the Rabbit hunter
Anybody whose parent is a serviceman will appreciate The Rabbit Hunter. It creates a vivid image of what daily life in WW2 was like: a topic our fathers seldom talked about.
The transition of Neil Rankin from a young country boy to an active fighter and leader of men explains the journey our soldiers experienced. Weaving the story into actual events of the battle of Greece bought it alive and allowed me to associate with what my father experienced. The Rabbit Hunter is such an engrossing book that urged me to read more.
As the editor of The Rabbit Hunter, it was difficult not to get drawn into the story as a reader, transported to the front lines of WWII. From the real-feeling characters to the thrilling battles, I could almost say I was there in Greece experiencing the confusion and horror of smoke clouds and skull-thumping explosions.
I would recommend this book to any reader inside or outside New Zealand who has an appreciation of history and what was experienced by young men and women in such times.
Truly a masterfully written story.
I have recently had the pleasure of reading The Rabbit Hunter written by Christopher Worth. I found the book exceedingly well written, which made the book easy and enjoyable to pick up but difficult to put down – the book being based on World War Two battles and locations.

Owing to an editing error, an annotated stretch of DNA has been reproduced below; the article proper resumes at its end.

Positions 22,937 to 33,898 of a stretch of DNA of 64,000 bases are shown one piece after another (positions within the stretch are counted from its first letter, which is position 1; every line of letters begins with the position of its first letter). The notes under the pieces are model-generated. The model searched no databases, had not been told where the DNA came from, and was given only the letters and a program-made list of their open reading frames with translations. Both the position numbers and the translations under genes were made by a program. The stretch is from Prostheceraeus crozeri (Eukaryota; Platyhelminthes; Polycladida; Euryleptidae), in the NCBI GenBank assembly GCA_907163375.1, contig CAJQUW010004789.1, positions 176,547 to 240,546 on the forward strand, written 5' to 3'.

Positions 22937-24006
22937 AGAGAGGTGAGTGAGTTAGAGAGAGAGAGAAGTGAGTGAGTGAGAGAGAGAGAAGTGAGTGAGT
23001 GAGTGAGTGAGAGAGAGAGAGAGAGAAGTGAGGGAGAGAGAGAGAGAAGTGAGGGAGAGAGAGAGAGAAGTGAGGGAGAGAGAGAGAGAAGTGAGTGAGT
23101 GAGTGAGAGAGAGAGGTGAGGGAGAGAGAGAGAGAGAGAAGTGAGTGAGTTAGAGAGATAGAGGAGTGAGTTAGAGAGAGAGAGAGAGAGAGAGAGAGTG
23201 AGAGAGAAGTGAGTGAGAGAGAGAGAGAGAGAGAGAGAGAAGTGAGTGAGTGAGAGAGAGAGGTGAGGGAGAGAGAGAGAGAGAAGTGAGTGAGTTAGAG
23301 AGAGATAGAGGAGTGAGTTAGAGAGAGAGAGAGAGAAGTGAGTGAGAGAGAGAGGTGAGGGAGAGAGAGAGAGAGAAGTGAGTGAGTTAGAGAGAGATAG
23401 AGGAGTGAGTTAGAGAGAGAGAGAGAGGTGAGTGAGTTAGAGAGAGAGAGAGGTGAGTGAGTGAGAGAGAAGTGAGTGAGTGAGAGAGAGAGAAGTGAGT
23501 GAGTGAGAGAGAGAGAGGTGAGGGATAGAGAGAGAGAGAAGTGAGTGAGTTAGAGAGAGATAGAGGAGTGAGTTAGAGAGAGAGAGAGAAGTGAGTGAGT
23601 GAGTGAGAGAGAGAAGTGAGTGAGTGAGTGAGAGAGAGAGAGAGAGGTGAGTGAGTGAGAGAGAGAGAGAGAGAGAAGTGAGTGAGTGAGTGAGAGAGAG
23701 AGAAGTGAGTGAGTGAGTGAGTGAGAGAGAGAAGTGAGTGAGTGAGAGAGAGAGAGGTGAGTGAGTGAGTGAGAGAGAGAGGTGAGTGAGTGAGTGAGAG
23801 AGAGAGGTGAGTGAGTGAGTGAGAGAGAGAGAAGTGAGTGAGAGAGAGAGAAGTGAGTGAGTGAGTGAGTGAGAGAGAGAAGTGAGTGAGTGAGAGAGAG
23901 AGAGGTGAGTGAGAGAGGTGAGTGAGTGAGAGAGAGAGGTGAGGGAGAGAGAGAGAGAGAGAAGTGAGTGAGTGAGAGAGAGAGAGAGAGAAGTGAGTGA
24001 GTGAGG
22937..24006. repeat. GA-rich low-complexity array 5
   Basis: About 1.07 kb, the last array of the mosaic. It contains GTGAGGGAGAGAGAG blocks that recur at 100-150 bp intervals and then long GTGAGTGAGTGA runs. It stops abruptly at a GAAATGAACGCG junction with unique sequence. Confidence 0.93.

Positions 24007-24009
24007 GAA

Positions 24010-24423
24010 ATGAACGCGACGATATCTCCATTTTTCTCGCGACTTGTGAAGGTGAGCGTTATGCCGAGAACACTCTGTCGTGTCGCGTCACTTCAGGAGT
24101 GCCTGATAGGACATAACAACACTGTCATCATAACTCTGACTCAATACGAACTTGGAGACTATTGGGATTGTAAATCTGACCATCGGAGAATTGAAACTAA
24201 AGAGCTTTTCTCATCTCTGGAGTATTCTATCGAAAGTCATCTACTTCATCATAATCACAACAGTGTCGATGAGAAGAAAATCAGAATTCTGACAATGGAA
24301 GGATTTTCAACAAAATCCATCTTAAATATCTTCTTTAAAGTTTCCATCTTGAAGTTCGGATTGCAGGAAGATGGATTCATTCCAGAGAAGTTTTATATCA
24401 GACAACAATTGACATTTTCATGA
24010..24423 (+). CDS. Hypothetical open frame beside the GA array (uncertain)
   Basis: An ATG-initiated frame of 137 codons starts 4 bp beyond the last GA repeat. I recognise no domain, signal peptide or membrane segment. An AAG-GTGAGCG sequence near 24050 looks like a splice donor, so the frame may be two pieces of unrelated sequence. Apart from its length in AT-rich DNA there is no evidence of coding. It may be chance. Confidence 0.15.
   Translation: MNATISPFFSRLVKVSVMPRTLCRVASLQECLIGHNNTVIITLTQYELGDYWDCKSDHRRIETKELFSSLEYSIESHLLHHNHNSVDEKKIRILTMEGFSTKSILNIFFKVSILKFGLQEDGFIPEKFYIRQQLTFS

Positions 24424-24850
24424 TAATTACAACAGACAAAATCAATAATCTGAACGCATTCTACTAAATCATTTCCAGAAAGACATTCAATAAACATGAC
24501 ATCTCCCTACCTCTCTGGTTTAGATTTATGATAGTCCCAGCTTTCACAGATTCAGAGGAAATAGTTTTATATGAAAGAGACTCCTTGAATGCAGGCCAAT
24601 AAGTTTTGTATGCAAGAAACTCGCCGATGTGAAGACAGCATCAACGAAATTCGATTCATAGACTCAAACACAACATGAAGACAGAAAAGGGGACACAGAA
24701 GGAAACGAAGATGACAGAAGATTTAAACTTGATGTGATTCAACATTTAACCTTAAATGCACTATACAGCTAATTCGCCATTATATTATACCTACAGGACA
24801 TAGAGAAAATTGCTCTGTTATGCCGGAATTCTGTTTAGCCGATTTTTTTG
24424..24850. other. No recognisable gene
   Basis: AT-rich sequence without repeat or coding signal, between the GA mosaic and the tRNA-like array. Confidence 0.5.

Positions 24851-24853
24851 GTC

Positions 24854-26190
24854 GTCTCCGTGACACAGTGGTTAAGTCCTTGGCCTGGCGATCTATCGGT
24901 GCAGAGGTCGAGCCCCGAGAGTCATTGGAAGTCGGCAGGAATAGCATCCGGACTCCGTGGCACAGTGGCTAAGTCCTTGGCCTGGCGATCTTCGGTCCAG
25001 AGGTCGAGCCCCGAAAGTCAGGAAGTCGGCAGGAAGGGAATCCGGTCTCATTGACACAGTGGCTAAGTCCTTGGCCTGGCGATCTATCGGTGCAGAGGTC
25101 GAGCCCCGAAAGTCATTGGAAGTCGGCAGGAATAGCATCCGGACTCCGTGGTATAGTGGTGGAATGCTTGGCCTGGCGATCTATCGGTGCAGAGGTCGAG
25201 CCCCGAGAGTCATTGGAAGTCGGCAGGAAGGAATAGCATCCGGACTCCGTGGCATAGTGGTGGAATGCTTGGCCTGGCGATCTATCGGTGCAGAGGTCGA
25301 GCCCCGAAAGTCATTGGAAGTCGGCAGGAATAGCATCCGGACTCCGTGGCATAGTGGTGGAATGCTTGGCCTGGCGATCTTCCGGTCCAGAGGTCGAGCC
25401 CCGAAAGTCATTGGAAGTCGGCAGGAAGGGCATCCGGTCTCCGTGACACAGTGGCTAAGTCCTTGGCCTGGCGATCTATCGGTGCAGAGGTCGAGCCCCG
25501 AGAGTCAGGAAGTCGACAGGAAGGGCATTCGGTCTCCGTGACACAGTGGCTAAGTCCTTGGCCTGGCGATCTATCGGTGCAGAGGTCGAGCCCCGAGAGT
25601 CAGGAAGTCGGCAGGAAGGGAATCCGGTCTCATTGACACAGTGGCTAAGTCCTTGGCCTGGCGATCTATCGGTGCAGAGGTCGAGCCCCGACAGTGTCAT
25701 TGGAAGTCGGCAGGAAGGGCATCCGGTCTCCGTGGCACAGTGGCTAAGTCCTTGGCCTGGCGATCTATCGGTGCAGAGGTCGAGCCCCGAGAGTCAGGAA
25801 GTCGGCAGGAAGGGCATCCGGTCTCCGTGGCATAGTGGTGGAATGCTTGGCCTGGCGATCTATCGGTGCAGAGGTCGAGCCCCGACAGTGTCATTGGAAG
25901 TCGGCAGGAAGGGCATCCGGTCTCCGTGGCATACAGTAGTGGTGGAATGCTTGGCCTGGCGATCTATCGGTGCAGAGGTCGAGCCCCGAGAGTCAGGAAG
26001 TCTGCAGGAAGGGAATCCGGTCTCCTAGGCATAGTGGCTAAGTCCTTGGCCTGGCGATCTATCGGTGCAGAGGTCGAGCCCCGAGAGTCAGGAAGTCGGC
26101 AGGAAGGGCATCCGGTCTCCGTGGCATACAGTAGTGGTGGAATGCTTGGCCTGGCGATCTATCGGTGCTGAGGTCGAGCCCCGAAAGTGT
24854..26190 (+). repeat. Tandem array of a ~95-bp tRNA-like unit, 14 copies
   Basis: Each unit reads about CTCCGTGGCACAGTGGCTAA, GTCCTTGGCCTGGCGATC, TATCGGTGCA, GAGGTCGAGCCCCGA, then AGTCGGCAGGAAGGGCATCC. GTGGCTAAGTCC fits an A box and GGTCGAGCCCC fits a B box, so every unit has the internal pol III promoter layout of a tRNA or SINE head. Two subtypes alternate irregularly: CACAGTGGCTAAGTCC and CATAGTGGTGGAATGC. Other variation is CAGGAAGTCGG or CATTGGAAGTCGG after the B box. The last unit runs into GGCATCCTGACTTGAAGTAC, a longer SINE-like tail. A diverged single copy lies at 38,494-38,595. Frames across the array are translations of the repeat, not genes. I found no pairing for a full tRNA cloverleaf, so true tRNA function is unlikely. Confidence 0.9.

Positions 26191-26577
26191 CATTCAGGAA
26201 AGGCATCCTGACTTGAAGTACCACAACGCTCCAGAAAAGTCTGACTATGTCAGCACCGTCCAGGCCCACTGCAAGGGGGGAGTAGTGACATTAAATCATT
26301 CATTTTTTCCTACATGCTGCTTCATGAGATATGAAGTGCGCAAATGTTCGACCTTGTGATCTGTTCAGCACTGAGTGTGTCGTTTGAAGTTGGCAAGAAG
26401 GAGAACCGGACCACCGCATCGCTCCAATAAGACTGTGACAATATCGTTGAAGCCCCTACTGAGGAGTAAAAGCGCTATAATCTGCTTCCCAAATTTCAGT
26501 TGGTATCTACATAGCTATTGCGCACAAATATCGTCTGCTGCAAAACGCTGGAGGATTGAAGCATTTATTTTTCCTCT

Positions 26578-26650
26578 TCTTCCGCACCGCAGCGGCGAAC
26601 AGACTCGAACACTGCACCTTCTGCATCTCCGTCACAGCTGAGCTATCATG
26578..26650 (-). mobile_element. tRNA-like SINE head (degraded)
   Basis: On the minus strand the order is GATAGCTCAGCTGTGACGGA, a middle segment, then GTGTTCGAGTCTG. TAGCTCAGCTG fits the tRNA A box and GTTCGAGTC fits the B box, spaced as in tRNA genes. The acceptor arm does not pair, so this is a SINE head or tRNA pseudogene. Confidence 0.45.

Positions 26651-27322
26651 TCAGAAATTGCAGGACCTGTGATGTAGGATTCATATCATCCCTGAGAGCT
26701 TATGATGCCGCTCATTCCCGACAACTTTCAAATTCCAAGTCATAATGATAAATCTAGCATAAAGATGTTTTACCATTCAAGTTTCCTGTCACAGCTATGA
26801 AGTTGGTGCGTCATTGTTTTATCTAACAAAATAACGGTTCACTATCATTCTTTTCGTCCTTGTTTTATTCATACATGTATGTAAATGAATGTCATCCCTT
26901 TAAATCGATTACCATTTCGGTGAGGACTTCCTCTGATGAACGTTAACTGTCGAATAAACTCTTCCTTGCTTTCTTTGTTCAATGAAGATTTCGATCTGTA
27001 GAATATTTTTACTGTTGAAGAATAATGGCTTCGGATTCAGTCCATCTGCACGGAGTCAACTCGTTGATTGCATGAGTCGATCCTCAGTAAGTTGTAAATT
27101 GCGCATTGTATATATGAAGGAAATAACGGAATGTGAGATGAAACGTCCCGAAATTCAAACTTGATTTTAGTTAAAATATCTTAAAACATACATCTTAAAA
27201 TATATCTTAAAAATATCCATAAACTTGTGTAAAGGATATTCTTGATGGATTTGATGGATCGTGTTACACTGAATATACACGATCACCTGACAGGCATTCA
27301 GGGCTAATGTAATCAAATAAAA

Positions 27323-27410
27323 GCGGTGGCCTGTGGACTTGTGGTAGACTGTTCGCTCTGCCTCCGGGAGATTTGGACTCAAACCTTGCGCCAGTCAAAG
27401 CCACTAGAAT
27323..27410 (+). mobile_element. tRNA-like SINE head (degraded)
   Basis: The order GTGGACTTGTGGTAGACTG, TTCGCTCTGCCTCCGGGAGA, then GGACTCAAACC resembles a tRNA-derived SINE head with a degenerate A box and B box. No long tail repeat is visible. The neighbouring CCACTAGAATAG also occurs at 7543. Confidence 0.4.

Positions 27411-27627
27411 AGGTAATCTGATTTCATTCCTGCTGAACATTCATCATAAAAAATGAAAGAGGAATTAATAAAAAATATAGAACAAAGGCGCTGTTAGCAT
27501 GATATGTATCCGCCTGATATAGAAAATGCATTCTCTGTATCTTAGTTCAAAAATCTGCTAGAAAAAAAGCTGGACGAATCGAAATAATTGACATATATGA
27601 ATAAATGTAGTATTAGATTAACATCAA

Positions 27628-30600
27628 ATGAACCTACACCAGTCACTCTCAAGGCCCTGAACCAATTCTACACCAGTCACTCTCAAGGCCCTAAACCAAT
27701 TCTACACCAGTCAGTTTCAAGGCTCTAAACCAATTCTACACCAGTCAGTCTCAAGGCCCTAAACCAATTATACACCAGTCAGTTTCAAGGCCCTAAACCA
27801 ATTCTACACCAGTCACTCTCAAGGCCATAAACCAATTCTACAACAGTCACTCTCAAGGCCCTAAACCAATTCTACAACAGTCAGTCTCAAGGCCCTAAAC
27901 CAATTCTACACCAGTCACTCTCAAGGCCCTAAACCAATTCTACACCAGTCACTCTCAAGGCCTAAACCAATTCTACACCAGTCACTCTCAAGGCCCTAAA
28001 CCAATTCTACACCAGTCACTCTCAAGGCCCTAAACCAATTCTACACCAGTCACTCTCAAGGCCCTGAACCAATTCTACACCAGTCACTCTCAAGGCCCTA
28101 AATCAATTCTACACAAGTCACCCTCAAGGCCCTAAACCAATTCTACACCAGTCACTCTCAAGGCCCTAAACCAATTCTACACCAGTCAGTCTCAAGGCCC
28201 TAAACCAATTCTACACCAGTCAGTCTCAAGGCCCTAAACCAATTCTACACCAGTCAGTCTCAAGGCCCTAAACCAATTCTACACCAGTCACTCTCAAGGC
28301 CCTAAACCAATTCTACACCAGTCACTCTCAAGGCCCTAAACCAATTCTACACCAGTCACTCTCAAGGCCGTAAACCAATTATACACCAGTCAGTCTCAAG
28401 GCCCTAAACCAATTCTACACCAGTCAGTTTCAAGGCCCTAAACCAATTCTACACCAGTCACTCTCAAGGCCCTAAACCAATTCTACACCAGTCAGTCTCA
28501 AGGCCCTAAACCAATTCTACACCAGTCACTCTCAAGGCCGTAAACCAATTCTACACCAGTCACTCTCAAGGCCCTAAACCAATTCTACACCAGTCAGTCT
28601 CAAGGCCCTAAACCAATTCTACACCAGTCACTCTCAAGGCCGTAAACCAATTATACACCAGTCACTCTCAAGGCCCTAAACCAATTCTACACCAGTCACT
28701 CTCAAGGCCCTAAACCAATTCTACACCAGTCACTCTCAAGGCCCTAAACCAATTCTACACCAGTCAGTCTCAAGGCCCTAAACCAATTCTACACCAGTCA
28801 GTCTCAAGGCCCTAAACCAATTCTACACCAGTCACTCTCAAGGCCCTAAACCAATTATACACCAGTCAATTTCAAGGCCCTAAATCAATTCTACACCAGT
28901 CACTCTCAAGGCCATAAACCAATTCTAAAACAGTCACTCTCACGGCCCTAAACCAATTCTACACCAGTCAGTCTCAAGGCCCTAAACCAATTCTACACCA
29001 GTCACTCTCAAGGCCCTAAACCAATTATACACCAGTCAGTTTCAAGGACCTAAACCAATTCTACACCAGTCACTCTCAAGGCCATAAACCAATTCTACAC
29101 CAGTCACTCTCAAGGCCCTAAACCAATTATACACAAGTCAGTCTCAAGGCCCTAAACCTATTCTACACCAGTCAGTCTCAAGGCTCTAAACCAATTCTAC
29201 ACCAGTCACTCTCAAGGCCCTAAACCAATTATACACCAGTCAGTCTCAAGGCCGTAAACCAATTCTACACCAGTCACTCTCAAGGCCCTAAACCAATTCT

The fictional characters in the book all have their own strong personalities. These personalities really come to life and you can almost imagine the stress and difficulties they had to endure, both on the front line fighting and in their downtime when being so far away from their homeland and loved ones.
I would highly recommend this book to any age group, as it really makes you appreciate the hardships that war causes on both the soldiers and civilian population.
Once again a must-read. Five out of five stars.
"I've finished your book! Well done; you have painted an effective picture or what went on, which is both shocking, tragic, maddening and uplifting all at once. Should you do a second edition, a map would be a great addition :)"
Former Editor at Large for NBR
Worth gives detailed descriptions of the weapons, vehicles, and aircraft on both sides, underlying his comprehensive research. While the characters remain two-dimensional, the geography and underlying history of the region is solid and informative. The battle at a bridge over the Corinth canal is a superb action piece, suggesting Worth has a future in this type of writing. The evacuation to Crete is also full of suspense, with the next chapter of the story yet to be told.
The novel was written as a tribute to a generation of men and women who grew up during the Depression of the 1930s, had their lives put on hold for five years, and, for those who survived, returned to rebuild a country without revealing much of their experiences. More of these stories must exist in memories and imaginations.